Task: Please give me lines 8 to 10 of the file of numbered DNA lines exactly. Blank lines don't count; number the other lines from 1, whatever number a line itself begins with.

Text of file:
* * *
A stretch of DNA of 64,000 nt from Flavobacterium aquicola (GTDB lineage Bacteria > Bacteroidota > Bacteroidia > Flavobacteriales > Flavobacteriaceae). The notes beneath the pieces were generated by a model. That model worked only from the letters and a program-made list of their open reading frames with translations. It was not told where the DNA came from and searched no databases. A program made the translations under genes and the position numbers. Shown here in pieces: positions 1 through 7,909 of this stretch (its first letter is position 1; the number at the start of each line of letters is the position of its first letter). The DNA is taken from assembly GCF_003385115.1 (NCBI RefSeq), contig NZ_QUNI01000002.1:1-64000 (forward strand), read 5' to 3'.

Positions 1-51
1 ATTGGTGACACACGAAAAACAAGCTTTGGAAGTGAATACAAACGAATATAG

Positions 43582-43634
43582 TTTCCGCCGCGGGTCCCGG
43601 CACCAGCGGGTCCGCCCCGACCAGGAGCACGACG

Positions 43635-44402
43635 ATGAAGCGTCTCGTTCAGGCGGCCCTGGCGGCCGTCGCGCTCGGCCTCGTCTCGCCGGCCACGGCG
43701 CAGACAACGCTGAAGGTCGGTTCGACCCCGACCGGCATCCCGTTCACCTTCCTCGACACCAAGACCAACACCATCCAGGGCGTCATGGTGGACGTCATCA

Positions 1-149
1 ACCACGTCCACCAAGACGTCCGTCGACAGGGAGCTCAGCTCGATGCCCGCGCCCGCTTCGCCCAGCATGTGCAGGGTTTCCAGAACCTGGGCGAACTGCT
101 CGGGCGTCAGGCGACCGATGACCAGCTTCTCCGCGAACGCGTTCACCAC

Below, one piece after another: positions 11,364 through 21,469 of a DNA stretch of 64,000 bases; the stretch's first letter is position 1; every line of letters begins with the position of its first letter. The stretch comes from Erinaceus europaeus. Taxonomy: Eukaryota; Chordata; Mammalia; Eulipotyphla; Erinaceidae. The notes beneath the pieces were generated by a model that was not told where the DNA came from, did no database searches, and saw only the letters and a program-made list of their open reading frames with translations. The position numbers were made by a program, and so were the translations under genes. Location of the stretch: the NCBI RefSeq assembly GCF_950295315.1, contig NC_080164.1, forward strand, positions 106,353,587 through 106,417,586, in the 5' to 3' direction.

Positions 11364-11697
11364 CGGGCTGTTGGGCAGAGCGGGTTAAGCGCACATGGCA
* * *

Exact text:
43635 ATGAAGCGTCTCGTTCAGGCGGCCCTGGCGGCCGTCGCGCTCGGCCTCGTCTCGCCGGCCACGGCG
43701 CAGACAACGCTGAAGGTCGGTTCGACCCCGACCGGCATCCCGTTCACCTTCCTCGACACCAAGACCAACACCATCCAGGGCGTCATGGTGGACGTCATCA

Positions 1-149